Categories


Neuroimaging

In vivo and ex vivo magnetic resonance imaging data. A listing of scanners and protocols is available here.

Subcategories

In Vivo Imaging

In-vivo brain MRI data are collected through the RADC cohort studies and substudies. Participants are imaged biennially using a number of pulse sequences providing structural, functional, and chemical information about the brain. The raw data are processed locally. Raw and processed data are made available for research inside and outside of the RADC. Raw data are made available “as is”, but all processed data have passed our quality checks. We use a 3-step quality control strategy testing: 1) MRI scanner performance on a phantom, 2) quality of raw MRI data collected on humans, and 3) quality of information derived from processing. Each step involves thorough tests tailored to each MRI processing output as well as visual inspection.

Raw data is collected with the following sequences:

  1. T1-weighted 3D Magnetization Prepared Rapid Acquisition Gradient Echo (MPRAGE)
  2. Spin-Echo Echo-Planar Diffusion-Weighted Imaging (SE-EPI-DWI)
  3. Multi-Echo 2D Fast Spin-Echo (FSE)
  4. T2-weighted 2D Fluid-Attenuated Inversion Recovery (FLAIR)
  5. Multi-Echo 3D Gradient-Recalled Echo (GRE)
  6. Resting State, Gradient-Recalled Echo, Echo-Planar Imaging (GRE-EPI)

(Note: The above are sequences used on the 3T scanners. Similar sequences were run on the older 1.5T scanner. See protocols for exact description of the sequences.)

Processing of the raw MR images generates the following output (click on each type of output for more information on the methods used):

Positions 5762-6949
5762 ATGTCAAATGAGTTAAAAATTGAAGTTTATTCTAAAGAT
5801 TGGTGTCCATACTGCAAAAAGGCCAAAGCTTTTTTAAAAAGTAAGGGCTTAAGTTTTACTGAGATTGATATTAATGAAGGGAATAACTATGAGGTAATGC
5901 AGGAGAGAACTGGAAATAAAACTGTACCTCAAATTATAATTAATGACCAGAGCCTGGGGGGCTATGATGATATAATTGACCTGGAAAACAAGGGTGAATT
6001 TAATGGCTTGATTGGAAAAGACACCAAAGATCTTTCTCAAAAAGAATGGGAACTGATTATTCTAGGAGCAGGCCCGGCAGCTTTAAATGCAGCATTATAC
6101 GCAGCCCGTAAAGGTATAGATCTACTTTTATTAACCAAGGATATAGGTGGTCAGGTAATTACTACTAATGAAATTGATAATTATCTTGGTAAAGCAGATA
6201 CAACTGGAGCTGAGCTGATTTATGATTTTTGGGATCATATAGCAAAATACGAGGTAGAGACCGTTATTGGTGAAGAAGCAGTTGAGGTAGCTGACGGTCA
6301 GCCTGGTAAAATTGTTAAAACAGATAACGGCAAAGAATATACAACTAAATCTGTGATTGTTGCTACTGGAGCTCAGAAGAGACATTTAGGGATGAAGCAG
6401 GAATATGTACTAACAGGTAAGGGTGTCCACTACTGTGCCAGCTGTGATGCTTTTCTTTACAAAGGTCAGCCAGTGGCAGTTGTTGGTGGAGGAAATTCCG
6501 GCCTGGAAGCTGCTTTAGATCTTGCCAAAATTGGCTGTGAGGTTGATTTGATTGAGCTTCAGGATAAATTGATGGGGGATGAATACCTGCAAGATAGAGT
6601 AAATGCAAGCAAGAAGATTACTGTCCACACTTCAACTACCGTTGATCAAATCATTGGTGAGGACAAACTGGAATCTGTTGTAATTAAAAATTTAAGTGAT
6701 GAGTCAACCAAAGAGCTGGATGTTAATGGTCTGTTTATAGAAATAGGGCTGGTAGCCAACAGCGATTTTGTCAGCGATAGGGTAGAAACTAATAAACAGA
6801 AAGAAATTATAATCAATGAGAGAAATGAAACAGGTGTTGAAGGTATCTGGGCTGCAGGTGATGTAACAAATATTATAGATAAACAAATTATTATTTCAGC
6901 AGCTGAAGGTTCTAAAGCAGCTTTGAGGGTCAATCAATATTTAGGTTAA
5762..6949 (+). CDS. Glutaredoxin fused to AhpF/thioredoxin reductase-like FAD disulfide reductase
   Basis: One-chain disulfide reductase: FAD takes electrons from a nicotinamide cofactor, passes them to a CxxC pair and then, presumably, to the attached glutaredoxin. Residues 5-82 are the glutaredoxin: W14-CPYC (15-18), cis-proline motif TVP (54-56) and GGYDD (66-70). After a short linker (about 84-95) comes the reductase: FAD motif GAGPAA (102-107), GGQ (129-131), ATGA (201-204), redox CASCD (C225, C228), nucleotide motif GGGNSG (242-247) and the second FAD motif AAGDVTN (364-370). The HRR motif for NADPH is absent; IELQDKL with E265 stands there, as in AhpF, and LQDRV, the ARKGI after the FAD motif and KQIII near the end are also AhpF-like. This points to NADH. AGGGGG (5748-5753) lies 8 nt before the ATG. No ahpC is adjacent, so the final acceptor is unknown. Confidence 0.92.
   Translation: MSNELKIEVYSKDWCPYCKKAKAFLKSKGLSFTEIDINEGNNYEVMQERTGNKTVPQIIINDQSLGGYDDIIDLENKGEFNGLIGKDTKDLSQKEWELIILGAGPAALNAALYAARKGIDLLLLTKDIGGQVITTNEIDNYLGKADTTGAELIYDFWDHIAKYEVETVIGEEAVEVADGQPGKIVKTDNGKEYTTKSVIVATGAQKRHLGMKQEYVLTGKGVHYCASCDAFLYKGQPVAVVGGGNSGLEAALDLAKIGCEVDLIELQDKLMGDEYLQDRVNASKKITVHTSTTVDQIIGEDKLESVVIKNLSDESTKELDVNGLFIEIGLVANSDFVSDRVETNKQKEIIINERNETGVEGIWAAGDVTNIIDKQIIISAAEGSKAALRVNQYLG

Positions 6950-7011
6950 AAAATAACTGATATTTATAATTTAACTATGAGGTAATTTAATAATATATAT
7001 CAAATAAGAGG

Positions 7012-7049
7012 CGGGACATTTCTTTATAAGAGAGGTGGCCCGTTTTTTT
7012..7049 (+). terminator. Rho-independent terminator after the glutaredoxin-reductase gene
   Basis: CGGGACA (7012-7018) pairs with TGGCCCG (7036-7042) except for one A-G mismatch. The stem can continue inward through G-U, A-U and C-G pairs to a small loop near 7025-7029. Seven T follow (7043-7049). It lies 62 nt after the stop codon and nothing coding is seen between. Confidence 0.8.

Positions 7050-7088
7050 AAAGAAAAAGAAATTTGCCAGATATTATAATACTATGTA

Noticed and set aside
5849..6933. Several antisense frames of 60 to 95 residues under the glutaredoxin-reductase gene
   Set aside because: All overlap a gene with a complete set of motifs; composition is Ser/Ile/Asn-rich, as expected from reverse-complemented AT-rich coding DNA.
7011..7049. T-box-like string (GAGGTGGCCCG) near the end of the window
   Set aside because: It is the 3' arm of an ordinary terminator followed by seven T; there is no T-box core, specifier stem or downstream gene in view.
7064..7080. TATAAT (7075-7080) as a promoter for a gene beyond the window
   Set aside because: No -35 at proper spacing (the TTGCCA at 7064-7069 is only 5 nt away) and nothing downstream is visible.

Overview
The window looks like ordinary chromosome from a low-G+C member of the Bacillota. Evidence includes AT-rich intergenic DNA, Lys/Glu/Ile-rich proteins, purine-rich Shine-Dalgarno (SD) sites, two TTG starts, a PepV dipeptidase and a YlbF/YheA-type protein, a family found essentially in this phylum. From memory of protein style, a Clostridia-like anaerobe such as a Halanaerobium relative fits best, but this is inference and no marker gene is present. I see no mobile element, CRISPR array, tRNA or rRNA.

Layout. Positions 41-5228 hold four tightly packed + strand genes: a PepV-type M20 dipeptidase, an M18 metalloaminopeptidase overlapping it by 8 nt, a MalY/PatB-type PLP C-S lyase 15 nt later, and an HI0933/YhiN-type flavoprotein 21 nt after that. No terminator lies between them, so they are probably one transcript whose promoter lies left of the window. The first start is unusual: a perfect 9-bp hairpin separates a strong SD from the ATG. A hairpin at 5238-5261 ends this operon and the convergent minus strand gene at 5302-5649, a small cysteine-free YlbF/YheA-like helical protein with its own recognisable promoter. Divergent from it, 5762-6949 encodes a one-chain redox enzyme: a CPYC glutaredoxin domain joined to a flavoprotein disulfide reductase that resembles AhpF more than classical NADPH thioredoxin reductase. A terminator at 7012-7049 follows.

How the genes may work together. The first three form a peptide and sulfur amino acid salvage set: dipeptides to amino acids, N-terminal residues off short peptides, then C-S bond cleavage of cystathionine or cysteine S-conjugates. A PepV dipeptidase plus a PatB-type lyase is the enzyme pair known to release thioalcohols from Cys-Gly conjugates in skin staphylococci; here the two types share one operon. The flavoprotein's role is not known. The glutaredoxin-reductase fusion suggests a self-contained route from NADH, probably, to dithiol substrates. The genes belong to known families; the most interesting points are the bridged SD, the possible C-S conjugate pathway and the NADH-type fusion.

1. Freesurfer output: MPRAGE data is segmented into cortical and subcortical regions, and hippocampal subfields, using Freesurfer with manual corrections (Fischl et al. Cereb Cortex 2004;14:11-22) (surfer.nmr.mgh.harvard.edu ). Regional volumes, cortical thicknesses and surface areas are calculated.
  2. Total volumes: Gray matter, white matter, and cerebrospinal fluid (CSF) probability maps, as well as masks, are generated from MPRAGE data using the Computational Anatomy Toolbox (CAT) (www.neuro.uni-jena.de/cat/ ) for SPM (Friston et al., Hum Brain Map 1995;3-165-189) (www.fil.ion.ucl.ac.uk/spm/ ). The total volumes of gray matter, white matter, CSF, as well as the intracranial volume are calculated.
  3. White matter hyperintensities: White matter lesions appearing hyperintense in T2-weighted images are segmented based on FLAIR data using BIANCA (Griffanti et al., Neuroimage 2016; 141:191-205) (fsl.fmrib.ox.ac.uk/fsl/fslwiki/ ). A mask of white matter hyperintensities is generated and the total volume of hyperintensities is calculated.
  4. T2 maps: Maps of T2 relaxation times are generated by fitting the multi-echo fast spin-echo signals with a mono-exponential decay model.
  5. Diffusion tensor imaging (DTI): Maps of fractional anisotropy (FA), trace, axial and radial diffusivity are generated using TORTOISE (Pierpaoli et al. ISMRM 2010; p.1597) (science.nichd.nih.gov/confluence/display/nihpd/TORTOISE ).
  6. Functional connectivity MRI (functional connectome): A whole brain functional connectivity matrix is generated for each participant using our resting state functional connectivity data (SPM) (Friston et al., Hum Brain Map 1995;3-165-189) (www.fil.ion.ucl.ac.uk/spm/ ) and a set of gray matter labels defined based on clustering neighboring voxels with similar signal time-courses.
  7. Microbleeds: Susceptibility-weighted images are reconstructed from 3D GRE data and microbleeds are counted. (In progress)
  8. Magnetic susceptibility: Magnetic susceptibility maps are generated using quantitative susceptibility mapping on 3D GRE data (Wei et al., NMR Biomed 2015;28:1294-1303) (email STI-Suite).
  9. Infarcts: Lacunar infarcts larger than 3mm are segmented and the total number as well as the volume of infarcts is calculated. (In progress)

Ex Vivo Imaging

Documentation in progress.